As long as they can get away with it, ‘the News’ isn’t going to get any better

The new “news” is coming across a lot like the old news. Even, like the really old news.
There are far more things the same about the way the news is offered up today than anything new or different at the CBC News Network.
The entire experience is effectively the same as it’s always been, in style as well as substance.

Is the problem money, motivation or a simple lack of imagination?

You wouldn’t be blamed for not knowing that the clip below is from today’s Noon Hour news on CBC. It could just as easily be from 2008, 7, 6, 5 …
And the way it’s presented is almost decades old.
Exactly the same way it was done before what we’ve come to know as the digital age.
There is no live shot from the scene, an intersection located a 15 min. drive from one of the largest broadcasting facilities in the country – CBC Vancouver, with multiple and massive satellite dishes on and about the building.
Almost all of the footage of this fire is so generic in appearance that a still photograph would have captured the scene just as well.
The live reporter delivering the update begins by saying the fire is already out, and we can see that no current picture is available. But then, Vancouver is quite a long ways from Toronto, and Skype perhaps not as reliable as a cell phone that sounds authentically like a tin can on a long string running to Eastern Canada.
Wireless laptops with quality web cams and microphones, able to record witness reaction and Fire Marshall facts – that’s for fancy, big-city slicker reporters.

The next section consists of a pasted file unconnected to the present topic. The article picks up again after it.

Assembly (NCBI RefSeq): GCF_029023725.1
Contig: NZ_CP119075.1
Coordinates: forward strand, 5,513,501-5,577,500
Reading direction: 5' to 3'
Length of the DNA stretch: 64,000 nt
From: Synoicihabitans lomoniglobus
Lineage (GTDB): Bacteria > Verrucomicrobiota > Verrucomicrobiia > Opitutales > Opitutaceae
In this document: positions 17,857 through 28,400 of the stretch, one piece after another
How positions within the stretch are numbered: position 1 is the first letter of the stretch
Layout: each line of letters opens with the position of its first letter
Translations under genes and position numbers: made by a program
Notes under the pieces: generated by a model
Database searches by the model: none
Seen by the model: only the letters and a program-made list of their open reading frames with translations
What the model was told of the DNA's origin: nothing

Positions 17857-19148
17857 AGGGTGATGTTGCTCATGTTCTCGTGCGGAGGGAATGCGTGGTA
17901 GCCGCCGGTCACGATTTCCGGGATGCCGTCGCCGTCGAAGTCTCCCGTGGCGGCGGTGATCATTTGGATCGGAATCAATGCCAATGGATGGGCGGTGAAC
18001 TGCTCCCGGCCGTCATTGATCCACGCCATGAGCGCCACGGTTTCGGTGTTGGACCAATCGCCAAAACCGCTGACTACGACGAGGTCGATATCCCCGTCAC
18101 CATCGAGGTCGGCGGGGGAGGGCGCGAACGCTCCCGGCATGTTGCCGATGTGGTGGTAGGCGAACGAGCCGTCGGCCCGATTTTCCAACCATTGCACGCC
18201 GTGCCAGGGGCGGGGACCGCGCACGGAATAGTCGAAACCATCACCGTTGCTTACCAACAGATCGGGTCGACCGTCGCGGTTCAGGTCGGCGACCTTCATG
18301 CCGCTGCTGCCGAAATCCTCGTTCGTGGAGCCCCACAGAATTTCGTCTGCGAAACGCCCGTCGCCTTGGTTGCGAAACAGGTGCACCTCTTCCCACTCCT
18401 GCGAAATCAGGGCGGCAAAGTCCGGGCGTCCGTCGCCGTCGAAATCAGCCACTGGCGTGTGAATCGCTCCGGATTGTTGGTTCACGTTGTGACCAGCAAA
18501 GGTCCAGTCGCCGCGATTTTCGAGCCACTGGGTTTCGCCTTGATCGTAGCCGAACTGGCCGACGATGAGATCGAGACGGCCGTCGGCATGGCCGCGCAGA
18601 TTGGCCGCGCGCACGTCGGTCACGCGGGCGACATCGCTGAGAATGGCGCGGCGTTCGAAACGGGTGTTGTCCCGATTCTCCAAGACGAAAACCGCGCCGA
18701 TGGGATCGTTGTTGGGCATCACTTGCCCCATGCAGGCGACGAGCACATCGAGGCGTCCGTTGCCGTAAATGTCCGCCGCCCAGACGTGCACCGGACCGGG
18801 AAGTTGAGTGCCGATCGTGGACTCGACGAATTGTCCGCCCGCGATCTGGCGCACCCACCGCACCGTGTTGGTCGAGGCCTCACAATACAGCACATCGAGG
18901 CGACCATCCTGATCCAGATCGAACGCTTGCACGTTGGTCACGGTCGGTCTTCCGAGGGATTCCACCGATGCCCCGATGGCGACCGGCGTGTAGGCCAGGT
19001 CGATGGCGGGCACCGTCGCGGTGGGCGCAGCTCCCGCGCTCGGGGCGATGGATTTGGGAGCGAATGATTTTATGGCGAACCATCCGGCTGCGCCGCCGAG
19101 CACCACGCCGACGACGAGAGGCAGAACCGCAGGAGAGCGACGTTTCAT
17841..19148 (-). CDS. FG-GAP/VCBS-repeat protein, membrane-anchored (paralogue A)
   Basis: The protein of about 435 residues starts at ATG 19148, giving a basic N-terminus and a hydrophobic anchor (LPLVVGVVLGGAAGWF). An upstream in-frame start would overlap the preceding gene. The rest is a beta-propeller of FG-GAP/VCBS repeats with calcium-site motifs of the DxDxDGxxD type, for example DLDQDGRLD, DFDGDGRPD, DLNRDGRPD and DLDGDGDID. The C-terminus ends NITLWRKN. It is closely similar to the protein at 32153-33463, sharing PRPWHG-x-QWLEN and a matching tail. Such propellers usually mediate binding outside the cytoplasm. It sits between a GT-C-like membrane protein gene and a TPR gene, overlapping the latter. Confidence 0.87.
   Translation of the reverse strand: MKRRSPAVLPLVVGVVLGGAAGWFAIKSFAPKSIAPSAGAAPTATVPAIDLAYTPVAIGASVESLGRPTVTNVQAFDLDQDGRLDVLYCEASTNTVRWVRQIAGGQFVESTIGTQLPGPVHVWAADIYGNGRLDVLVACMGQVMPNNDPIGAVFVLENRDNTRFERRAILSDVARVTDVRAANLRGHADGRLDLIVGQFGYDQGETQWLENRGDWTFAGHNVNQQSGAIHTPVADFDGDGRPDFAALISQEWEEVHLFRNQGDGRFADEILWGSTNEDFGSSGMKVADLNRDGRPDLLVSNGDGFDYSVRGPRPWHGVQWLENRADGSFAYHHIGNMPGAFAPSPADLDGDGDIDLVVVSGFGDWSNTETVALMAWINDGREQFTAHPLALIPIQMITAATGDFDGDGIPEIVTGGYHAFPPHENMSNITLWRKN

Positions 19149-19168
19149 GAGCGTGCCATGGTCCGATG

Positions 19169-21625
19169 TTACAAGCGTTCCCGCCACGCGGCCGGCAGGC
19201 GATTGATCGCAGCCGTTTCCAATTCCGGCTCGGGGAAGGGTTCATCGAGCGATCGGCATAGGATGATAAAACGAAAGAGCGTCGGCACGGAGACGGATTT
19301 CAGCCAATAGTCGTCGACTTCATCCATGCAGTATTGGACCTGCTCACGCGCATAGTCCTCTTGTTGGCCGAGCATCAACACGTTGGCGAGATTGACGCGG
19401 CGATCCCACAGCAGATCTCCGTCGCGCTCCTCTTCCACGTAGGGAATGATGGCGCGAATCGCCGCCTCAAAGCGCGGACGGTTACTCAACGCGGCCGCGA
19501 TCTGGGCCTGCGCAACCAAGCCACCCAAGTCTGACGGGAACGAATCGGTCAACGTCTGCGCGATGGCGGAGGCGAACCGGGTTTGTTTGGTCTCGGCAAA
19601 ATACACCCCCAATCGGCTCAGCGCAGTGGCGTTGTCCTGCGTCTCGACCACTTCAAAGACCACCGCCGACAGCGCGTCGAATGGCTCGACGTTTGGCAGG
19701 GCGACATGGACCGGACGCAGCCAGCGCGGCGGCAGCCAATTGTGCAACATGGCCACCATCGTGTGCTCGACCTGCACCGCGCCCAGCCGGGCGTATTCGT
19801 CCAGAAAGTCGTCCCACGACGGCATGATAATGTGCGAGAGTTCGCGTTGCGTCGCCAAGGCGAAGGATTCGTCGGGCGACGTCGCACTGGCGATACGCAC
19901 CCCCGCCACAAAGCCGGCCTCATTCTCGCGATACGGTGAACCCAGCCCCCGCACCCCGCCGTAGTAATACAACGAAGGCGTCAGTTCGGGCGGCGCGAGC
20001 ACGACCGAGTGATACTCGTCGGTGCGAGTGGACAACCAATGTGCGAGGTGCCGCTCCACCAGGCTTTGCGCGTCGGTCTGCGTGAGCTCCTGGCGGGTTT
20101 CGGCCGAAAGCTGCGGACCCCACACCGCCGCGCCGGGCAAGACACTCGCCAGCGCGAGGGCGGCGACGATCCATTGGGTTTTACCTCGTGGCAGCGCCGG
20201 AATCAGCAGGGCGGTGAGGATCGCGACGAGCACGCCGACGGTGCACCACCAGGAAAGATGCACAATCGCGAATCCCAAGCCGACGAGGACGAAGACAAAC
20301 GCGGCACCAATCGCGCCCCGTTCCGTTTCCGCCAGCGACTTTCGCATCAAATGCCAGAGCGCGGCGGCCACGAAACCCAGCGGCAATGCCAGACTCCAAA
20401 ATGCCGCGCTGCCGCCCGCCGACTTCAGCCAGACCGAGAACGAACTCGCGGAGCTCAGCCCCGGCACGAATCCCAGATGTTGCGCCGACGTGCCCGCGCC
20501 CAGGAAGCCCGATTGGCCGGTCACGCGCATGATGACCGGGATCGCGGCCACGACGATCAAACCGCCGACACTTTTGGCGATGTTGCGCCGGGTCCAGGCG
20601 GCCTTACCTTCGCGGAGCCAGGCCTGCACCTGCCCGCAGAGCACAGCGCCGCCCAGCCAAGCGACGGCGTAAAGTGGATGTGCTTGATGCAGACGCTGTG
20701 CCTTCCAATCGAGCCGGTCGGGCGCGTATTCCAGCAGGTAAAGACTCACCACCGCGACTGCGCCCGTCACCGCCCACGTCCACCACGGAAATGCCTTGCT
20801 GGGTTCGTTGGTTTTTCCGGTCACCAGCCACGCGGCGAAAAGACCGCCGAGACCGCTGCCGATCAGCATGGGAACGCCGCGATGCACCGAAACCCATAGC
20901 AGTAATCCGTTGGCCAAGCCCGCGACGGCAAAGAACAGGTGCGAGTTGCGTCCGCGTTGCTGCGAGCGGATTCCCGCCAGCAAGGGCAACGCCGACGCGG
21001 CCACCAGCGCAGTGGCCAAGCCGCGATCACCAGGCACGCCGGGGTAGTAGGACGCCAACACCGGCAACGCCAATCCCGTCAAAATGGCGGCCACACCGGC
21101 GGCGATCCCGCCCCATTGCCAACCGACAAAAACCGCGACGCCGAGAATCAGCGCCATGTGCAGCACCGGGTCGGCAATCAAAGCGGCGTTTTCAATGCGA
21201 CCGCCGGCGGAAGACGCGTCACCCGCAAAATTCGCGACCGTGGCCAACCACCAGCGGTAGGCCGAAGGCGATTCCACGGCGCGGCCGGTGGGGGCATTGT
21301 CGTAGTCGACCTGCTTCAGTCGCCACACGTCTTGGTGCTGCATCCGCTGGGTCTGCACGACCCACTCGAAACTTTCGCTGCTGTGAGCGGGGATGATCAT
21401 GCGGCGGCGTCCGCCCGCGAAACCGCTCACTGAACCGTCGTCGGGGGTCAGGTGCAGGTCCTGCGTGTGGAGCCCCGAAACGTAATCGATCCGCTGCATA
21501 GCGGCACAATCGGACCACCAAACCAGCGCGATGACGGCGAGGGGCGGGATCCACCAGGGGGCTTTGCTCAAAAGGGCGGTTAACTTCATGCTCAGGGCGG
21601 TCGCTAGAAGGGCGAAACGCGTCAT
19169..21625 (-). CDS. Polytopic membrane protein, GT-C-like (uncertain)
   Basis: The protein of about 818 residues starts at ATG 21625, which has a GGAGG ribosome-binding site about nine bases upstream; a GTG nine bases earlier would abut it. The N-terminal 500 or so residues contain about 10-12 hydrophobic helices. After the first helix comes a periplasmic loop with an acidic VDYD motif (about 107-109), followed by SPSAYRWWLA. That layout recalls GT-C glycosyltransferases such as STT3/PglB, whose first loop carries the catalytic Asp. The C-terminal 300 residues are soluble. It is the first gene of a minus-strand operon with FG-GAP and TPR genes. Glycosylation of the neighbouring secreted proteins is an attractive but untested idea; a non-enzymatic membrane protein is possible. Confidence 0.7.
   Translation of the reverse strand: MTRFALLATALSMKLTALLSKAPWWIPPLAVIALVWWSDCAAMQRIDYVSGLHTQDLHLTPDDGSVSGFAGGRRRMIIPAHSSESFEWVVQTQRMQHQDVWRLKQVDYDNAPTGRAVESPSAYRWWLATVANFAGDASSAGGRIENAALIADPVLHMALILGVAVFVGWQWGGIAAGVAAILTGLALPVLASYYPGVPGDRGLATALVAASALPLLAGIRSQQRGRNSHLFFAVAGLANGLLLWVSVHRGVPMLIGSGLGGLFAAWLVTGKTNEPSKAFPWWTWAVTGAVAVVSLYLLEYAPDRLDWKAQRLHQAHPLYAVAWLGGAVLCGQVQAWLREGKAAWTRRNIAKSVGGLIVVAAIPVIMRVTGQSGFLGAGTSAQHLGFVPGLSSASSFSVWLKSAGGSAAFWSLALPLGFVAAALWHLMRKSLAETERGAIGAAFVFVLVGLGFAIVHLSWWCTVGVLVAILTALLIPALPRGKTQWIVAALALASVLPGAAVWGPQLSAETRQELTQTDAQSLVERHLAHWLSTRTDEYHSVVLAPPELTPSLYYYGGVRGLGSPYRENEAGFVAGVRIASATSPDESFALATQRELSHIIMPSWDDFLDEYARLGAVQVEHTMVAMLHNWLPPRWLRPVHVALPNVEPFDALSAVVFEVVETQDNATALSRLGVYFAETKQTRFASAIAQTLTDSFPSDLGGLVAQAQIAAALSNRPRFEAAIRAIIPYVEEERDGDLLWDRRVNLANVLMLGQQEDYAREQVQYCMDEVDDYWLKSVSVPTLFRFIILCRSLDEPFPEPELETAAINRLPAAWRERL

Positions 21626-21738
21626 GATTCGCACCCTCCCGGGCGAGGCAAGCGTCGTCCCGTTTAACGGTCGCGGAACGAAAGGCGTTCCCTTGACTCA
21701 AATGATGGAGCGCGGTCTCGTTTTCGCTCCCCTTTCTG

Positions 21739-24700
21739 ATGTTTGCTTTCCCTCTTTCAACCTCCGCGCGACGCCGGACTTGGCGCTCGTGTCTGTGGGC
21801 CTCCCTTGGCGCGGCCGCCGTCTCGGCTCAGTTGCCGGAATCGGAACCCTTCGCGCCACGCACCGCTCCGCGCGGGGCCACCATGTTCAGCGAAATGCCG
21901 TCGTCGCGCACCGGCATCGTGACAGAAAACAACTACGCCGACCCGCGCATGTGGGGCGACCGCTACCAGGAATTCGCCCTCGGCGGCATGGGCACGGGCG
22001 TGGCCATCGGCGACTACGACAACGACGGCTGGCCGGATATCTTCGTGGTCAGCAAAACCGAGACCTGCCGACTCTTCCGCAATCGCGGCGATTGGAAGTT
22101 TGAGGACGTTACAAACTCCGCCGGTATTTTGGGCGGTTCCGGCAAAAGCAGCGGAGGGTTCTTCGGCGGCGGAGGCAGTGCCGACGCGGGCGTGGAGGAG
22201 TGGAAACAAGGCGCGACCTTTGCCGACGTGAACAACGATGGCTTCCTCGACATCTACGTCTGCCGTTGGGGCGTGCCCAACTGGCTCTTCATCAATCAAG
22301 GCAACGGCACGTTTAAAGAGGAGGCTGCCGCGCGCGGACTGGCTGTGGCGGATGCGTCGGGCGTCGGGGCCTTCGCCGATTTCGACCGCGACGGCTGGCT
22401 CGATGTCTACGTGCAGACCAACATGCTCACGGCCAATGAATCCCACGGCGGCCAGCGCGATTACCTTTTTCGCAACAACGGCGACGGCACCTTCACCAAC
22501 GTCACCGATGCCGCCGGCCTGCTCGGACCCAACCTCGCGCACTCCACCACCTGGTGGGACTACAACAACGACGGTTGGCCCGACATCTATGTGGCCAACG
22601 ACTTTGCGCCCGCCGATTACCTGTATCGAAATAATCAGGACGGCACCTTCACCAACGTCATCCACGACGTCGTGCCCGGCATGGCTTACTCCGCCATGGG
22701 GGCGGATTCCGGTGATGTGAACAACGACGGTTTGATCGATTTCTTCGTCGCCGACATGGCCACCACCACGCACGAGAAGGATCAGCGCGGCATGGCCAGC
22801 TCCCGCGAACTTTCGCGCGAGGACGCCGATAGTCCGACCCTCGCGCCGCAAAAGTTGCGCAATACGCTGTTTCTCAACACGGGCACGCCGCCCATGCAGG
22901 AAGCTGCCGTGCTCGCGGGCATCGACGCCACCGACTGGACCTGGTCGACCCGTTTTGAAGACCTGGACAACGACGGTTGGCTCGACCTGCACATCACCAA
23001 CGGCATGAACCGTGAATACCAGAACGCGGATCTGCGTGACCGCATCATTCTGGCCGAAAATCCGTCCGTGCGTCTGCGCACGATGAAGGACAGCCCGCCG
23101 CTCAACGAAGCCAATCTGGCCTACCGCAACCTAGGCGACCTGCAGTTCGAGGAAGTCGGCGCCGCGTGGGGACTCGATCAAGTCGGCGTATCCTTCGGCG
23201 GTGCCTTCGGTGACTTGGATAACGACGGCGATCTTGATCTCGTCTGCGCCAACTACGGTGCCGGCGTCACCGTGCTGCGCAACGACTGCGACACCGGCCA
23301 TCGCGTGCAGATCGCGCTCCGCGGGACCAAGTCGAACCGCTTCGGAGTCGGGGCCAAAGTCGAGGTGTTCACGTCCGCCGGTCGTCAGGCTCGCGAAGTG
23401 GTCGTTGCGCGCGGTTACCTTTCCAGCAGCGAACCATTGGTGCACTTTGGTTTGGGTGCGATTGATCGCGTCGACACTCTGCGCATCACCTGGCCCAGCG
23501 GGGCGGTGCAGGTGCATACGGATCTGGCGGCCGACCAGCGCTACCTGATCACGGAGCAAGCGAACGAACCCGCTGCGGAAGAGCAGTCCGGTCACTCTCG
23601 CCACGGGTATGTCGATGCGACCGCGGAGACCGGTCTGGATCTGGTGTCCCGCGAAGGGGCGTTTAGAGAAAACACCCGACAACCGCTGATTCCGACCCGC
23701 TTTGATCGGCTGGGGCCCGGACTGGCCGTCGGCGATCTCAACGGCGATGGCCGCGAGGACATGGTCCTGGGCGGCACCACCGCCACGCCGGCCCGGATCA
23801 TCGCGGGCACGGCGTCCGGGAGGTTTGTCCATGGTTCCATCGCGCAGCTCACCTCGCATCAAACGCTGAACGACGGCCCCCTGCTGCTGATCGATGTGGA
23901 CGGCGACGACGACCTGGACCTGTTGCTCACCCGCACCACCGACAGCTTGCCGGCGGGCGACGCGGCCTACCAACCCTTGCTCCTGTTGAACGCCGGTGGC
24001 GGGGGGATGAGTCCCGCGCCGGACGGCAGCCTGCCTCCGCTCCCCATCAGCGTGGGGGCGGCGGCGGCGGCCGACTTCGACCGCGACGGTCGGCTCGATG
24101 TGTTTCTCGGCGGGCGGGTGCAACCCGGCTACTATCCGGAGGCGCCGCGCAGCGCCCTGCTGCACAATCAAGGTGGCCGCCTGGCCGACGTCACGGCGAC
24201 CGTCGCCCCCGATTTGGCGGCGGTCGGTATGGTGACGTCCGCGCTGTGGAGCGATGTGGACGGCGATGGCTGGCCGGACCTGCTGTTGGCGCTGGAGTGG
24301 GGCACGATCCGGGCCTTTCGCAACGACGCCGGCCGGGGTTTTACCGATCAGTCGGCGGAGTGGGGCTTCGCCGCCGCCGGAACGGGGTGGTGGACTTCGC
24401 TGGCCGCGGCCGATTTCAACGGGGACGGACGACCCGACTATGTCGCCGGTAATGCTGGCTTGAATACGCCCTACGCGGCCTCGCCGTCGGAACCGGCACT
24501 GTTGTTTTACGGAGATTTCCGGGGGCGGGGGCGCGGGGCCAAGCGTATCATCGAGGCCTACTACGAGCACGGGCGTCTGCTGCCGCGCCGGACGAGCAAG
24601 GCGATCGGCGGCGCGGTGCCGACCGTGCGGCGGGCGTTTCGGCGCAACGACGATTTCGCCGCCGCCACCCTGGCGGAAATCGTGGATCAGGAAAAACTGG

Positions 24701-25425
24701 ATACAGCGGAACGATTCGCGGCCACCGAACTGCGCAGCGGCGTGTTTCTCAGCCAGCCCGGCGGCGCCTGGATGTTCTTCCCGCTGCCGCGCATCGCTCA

The CBC says ‘just send a cameraman, and slap up some video of flames and firemen on the screen. That’s all viewers need or deserve’.


It’s lazy, unimaginative news, done exactly the same way it has always been done, even as far back as the days of b & w television.
The opposite is not the hype news that characterizes City TV, but it is one that uses every new piece of technology and all electronic, digital  abilities to present news with immediacy and with evidence of an up-to-date mastery of today’s media tools and options.

9 AM in Vancouver, 12 PM in Toronto, as this report is given to the world.
A transmission between two of the most expensive communications hubs in a public news network.
Presented by today’s new, with-it, highly connected CBC News, saying, “this is the best we can do”.

UPDATE:

Picture 25

Vancouver Sun reader Angela Hubbard uploads photo of scene during daylight, showing how journalism can be done.

1 comment

  1. Rolloff deBunk
    Posted November 28, 2009 at 3:49 pm | # | Reply to this masterpiece

    It’s because they are not in the TV Biz. No matter how hard we try to convince assignments editors, producers, and other dispatchers of the value of visual storytelling, they don’t speak our language. We the field people simply go out and hose down an event. The clip you gather is from a suit or organizer – not the affected party anymore. So… no journalistic content and no visual storytelling. What does that sound like to you?


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